Recently, an increasing number of authors, including David Farrell, Ian McAllister and Jurij Toplak, see preferentiality as one of the characteristics by which electoral systems can be evaluated. According to this view, all electoral methods are preferential, but to different degrees and may even be classified according to their preferentiality. By this logic, cardinal voting methods such as Score voting or STAR voting are also "preferential".
There are different preferential voting systems, so it is sometimes difficult to distinguish between them.
Selection of the Condorcet winner is generally considered by psephologists as the ideal election outcome for a ranked system, so "Condorcet efficiency" is important when evaluating different methods of preferential voting. The Condorcet winner is the one that would win every two-way contest against every other alternative.
Another criterion used to gauge the effectiveness of a preferential voting system is its ability to withstand manipulative voting strategies, when voters cast ballots that do not reflect their preferences in the hope of electing their first choice. This can be rated on at least two dimensions—the number of voters needed to game the system, and the sophistication of the strategy necessary.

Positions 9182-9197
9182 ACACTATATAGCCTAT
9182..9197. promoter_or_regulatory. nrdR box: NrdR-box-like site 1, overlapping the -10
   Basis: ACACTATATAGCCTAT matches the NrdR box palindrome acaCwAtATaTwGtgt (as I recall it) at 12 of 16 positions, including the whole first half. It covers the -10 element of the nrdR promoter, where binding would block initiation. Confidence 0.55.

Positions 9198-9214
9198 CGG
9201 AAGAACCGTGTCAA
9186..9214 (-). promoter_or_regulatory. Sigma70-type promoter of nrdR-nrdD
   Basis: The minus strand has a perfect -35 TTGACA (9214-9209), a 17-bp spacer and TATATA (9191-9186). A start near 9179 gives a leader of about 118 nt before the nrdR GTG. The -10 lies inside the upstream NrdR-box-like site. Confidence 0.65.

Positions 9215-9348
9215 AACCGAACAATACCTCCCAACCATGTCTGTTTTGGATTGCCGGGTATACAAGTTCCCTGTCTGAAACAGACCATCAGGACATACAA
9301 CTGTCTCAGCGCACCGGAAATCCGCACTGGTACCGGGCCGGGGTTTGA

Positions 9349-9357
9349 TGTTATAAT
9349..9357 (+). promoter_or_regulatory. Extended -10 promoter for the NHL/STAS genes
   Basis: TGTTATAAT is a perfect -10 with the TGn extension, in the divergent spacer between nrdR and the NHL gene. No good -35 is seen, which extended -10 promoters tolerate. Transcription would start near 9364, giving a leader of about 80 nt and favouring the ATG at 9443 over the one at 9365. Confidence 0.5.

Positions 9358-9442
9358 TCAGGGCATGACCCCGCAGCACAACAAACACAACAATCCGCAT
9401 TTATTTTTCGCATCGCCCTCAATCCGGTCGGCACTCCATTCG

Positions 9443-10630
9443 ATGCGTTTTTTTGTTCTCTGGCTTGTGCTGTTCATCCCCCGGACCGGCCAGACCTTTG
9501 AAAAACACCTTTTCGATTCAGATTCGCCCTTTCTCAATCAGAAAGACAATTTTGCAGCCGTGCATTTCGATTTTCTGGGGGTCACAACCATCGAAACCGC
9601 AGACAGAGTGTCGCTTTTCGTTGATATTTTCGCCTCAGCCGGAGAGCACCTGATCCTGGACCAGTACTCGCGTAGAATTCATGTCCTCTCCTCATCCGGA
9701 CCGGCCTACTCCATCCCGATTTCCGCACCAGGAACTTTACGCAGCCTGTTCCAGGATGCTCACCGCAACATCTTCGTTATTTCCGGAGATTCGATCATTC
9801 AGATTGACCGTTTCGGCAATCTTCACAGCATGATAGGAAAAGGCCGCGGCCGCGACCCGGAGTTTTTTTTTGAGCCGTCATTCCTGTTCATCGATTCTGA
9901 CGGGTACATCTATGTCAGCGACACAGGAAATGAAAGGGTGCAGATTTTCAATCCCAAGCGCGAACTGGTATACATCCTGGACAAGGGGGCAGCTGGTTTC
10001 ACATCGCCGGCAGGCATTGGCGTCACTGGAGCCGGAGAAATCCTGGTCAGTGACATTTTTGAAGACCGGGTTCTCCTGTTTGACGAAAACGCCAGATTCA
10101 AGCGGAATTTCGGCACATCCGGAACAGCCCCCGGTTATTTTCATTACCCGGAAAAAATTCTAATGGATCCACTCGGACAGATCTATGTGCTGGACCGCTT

Used in national elections in Australia, this system is said to simulate a series of runoff elections. If no candidate is the first choice of more than half of the voters, then all votes cast for the candidate with the lowest number of first choices are redistributed to the remaining candidates based on who is ranked next on each ballot. If this does not result in any candidate receiving a majority, further rounds of redistribution occur.
This method is thought to be resistant to manipulative voting as the only strategies that work against it require voters to highly rank choices they actually want to see lose. At the same time, this system fails Condorcet criterion, meaning a candidate can win even if the voters preferred a different candidate, and fails the monotonicity criterion, where ranking a candidate higher can lessen the chances he or she will be elected and vice versa. Additionally, instant-runoff voting has a lower Condorcet efficiency than similar systems when there are more than four choices.
Single transferable vote